This article was published at The Colorist, and I want to develop these color ideas here, too. Enjoy:
There has been some call for me to reveal my opinions on the use of color. When I demonstrate in person, students invariably wants to know why I pick each color as I work. This series of posts will be my attempt to draw back the curtain on my ideas about color.
After perhaps six, or maybe ten, of these posts, there will be some organization to what I am saying. For now, I'll just write things down as they occur to me.
Color choice is a very personal thing. I mean that in both intention and in talent. You have your own color sense, and it is up to you to let it reveal itself. Choose the color you want. WANT!
Kandinsky got it wrong when he assigned meanings to color. That is, I think that the artist's job is to make the patron see his, meaning the artist's, own meanings. One should not pander to perceived ideas of what colors may mean to the viewer.
...umber comes from the earth already umber.
I use the RYB color theory. Red, yellow, and blue. The reason I do is that I am not submitting my artwork to the printing press or the camera, at least not at the conceptual stage. I will become involved in color mixing, and the RYB color space works well for this.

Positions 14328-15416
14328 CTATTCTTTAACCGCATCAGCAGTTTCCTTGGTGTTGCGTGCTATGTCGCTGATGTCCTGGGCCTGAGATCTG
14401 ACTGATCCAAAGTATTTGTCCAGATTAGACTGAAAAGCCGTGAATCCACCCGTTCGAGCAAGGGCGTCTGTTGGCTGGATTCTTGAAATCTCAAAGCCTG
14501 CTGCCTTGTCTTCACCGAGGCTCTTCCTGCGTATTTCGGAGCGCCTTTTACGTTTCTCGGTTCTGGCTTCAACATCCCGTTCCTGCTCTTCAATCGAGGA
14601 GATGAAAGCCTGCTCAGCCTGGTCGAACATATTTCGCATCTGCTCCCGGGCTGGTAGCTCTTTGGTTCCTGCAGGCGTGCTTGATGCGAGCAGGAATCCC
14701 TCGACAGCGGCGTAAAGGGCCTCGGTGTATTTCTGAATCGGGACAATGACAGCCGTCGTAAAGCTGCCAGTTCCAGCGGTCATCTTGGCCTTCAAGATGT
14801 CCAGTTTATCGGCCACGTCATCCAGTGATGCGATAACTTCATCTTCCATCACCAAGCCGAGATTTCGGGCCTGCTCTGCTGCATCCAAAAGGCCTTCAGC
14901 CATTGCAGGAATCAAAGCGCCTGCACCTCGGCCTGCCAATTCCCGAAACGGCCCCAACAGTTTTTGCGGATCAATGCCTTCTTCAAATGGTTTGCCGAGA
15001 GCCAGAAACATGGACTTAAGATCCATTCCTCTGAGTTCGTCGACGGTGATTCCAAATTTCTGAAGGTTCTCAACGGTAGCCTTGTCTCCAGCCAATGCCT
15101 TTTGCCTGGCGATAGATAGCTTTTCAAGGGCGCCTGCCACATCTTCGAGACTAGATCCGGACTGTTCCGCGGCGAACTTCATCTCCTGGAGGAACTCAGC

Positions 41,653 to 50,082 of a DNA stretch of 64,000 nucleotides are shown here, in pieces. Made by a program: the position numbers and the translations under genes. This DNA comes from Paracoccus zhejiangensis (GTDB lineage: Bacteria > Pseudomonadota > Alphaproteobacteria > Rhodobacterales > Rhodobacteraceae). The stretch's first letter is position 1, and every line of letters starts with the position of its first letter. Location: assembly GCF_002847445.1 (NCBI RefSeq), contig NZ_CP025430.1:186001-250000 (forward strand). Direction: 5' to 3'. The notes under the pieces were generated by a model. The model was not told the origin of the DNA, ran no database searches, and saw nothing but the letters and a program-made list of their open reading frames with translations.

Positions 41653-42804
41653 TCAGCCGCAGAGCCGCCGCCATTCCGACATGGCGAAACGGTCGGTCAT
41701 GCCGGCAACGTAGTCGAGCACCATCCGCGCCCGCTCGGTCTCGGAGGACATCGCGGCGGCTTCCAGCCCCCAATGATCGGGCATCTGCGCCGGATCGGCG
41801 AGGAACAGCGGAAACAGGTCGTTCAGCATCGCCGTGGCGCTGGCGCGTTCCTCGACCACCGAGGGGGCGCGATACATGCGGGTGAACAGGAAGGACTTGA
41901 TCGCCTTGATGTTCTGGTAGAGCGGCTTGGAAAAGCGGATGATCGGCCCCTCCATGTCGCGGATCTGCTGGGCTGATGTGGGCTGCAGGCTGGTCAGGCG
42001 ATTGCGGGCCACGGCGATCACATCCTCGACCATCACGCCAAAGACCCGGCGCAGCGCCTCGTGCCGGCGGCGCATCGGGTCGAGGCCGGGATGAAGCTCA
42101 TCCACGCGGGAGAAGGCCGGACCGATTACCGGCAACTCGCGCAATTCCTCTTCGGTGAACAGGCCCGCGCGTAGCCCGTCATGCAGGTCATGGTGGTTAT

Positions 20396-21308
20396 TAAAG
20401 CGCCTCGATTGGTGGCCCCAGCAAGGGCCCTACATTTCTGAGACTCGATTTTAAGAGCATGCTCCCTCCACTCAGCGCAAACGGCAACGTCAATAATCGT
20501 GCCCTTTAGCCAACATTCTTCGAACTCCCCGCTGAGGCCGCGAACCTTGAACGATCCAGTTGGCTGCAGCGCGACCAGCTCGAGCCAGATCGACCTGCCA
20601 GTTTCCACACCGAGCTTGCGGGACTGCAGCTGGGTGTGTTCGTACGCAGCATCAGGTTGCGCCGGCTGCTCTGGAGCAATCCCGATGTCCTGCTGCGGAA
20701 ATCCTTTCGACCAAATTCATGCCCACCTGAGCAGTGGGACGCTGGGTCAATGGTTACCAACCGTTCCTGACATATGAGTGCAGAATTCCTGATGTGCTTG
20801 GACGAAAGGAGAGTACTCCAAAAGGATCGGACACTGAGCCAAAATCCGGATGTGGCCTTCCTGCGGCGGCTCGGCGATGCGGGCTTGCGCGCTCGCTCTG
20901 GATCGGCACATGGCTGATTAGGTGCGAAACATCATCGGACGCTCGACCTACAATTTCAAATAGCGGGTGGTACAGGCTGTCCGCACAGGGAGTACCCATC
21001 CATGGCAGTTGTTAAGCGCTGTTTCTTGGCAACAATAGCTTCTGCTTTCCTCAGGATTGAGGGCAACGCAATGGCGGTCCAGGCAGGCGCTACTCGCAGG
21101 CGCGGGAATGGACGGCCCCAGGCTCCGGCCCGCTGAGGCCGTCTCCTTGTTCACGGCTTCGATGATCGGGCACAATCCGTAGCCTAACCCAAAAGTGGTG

In thinking about color theory, and in spite of the fact that I use the "old school" RYB method, I do think in terms of modern, or contemporary, color. That is to say, we have the fattest color array available today. Raphael would have given his left arm to work with this many colors.
I begin with the hue. More on this later, when I lay out for you my own theories on what is most important in approaching color. By the way, I hope you are arguing with me about these things.
A Color Solid is a fun and useful tool, also. I have seen it used with the Munsell theory, so I just make adjustments in my head to see it my way. Someday I will construct a Color Solid as I see it.
Just because you know that color theory has evolved over time, does not make you "right" in your opinions about color theory. It does reveal that opinions are subjective. I need to focus on what works, and my tools are laid out before me. It is important for the artist to know how to mix a brown he likes, but please also realize that umber comes from the earth already umber.
Robert Gamblin has a great video about his Color Space theories. I differ in that I think of each hue as a two-part system named by its color, but not by its temperature. More on that later. I say, "blue-red" and "yellow-red," not cool or warm red.